Brent Weedman: I feel like somebody signed a deal with the devil to make that happen. It's almost too good to be true and it's being produced by Seth McFarlane, the creator of Family Guy and he's obviously got a ton of pull over at FOX. He even got them to put it on prime time. A prime time television show in America about the cosmos. I can't wrap my mind around it.
Neil deGrassse Tyson is insanely entertaining. I've said it more than once but he's our generation's Carl Sagan and I don't say that lightly. He's just the forefront of astrophysics. He's not just some slouch, he's the curator of the Hayden Planetarium and he's an excellent, excellent astrophysicist and he just stumbled into this television career by doing a couple interviews because they needed somebody to talk abut something and somebody looked at his interview and thought, "Wow, this guy can convey some pretty high level information to the layperson really well in laymen's terms." That's his strong point and I couldn't think of a better person to do another Cosmos series.
Cosmos was so ahead of its time anyways, no pun intended on the whole time thing. I can't imagine with the technology today and I don't think people understand how much modern science changes, how much we learn every day. It kills me, it KILLS me that people talk about cutting NASA. The U.S. has already cut all manned space flights and it's insane because people go, "We're broke, what do we need to go to the moon for? What do we need to go to Mars for?"
A fighter even told me he was glad we're cutting it, that it was ridiculous and I asked him, "Have you ever had an MRI?" He goes, "Of course, I've had a lot of MRI's," and I said, "The science for magnetic resonance imaging came from astrophysicists. That technology was designed so we can use magnet resonance and look into the cosmos and another scientist realized there were other implications for that technology and they created the MRI machine. Science is a universal thing. Understanding the cosmos is our prime directive. It's what we should all be doing, trying to understand the universe. I'm really excited and I've got some cautious optimism that this will burst interest in science and astronomy in the US.
Brian Hemminger (MMAmania.com): Before I let you go, a lot of fighters visualize success, going through the head thousands of times in their head before the fight. How do you see this fight playing out on September 10?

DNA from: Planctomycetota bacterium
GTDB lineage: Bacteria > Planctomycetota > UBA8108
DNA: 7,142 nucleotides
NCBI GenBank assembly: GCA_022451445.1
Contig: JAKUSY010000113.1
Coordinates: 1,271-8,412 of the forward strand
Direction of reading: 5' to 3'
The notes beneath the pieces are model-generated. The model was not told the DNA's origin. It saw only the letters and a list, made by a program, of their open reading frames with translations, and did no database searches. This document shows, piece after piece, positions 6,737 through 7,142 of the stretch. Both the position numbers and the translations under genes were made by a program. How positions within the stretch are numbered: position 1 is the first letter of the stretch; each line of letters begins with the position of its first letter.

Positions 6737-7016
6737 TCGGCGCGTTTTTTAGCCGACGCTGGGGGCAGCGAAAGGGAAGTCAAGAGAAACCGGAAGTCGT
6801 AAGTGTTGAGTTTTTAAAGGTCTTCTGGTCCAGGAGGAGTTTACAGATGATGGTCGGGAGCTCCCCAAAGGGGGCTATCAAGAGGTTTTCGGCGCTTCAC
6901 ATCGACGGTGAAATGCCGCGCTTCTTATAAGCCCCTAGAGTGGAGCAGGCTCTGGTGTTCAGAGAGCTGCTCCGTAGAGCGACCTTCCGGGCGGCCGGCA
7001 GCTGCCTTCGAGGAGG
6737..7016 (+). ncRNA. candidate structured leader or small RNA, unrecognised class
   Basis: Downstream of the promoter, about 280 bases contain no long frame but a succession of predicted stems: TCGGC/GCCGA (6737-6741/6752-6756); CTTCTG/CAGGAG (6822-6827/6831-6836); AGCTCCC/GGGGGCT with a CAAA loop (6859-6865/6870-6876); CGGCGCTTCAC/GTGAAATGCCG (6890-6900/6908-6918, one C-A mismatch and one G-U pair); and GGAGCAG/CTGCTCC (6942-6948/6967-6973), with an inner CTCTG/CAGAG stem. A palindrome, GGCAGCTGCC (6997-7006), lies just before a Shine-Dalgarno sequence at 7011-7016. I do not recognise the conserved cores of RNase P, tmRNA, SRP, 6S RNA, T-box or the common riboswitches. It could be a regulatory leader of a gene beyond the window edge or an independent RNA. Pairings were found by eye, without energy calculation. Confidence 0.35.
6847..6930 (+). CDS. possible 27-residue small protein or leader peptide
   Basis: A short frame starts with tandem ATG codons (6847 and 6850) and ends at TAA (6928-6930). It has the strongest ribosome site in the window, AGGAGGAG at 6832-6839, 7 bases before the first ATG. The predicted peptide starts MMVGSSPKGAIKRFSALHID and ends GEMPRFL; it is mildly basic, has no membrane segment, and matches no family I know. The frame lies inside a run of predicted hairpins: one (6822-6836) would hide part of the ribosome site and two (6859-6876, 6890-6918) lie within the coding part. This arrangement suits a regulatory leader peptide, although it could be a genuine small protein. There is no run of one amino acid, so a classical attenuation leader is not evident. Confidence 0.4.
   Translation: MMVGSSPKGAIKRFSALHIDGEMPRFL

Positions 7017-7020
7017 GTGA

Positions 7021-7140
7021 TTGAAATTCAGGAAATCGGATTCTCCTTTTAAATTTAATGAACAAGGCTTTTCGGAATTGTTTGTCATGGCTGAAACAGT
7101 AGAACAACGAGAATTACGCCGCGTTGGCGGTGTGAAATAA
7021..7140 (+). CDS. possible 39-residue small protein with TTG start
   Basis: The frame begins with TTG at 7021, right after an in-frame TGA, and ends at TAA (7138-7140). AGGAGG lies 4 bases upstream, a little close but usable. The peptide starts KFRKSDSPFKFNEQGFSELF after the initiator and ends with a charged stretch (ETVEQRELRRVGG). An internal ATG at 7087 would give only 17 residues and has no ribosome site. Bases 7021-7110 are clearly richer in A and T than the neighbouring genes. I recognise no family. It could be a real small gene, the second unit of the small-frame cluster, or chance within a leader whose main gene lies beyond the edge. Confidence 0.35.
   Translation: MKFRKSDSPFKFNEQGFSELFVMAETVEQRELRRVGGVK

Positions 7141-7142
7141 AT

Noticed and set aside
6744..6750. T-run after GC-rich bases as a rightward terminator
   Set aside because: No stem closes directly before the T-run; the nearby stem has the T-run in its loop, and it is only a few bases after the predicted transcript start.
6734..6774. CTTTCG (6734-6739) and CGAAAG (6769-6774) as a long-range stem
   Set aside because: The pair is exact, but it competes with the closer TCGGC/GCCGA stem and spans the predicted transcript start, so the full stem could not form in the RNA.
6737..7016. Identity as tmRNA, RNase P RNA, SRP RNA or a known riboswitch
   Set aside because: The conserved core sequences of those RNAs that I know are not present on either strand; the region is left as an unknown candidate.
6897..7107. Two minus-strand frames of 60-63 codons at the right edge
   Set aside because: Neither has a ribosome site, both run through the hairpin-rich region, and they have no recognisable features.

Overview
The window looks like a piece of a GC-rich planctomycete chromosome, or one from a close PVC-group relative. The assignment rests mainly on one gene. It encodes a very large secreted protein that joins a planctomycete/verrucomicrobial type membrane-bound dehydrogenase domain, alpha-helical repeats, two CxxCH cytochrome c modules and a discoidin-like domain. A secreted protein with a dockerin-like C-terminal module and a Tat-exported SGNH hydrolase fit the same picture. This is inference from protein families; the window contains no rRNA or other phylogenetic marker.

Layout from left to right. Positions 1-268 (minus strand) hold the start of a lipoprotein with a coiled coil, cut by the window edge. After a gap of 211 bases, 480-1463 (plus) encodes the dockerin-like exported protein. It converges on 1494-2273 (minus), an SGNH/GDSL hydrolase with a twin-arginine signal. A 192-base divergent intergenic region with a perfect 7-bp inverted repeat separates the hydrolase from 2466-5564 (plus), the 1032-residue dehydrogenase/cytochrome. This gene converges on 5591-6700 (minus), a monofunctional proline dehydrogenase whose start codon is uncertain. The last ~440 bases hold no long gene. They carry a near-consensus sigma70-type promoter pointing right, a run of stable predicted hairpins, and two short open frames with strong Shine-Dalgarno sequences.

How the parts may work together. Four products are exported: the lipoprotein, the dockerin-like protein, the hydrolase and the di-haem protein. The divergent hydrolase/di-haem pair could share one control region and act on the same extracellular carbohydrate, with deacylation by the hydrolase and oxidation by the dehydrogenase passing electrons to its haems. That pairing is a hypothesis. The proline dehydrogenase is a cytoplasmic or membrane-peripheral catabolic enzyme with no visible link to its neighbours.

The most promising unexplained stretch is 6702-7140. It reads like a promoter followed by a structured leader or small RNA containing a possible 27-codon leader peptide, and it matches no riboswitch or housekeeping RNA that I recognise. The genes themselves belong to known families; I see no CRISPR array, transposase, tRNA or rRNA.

Brent Weedman: I'd like to knock him out with the very first punch that I throw, that would be the ideal situation. I don't think that's going to happen. I think he's a lot tougher than that. I see us having a strong battle. There was an analysis written about this fight and other than the fact they they chose Chris Lozano to win in the end, I agreed with the analysis. Stylistically, it's a really interesting match-up. I think technically speaking, I'm a technically better kickboxer and I'm a technically better grappler on the ground but that being said, if you let Chris Lozano hit you or put you in a submission then your night's over.
If I take too much damage, technique means nothing so I have to be really smart. I sort of enjoy standing in the pocket and trading licks but when you fight a guy that's bigger than you, it's not a great idea. My only prediction is that the finish will be a surprise. It's going to be a battle and the end is going to be fantastic. Of course it's going to be me winning, at least that's what I tell myself. It'll be one that people remember hopefully.
Brent would like to thank his coaches, Eric Haycraft and Helio Soneca who have done a terrific job helping him prepare for this fight in Kentucky.
So Maniacs, will Weedman's cerebral approach to this upcoming Bellator season benefit him? Or will Chris Lozano give him some brain damage in the tournament quarterfinals?
Be sure to check out these other interviews from our Bellator welterweight introductory series: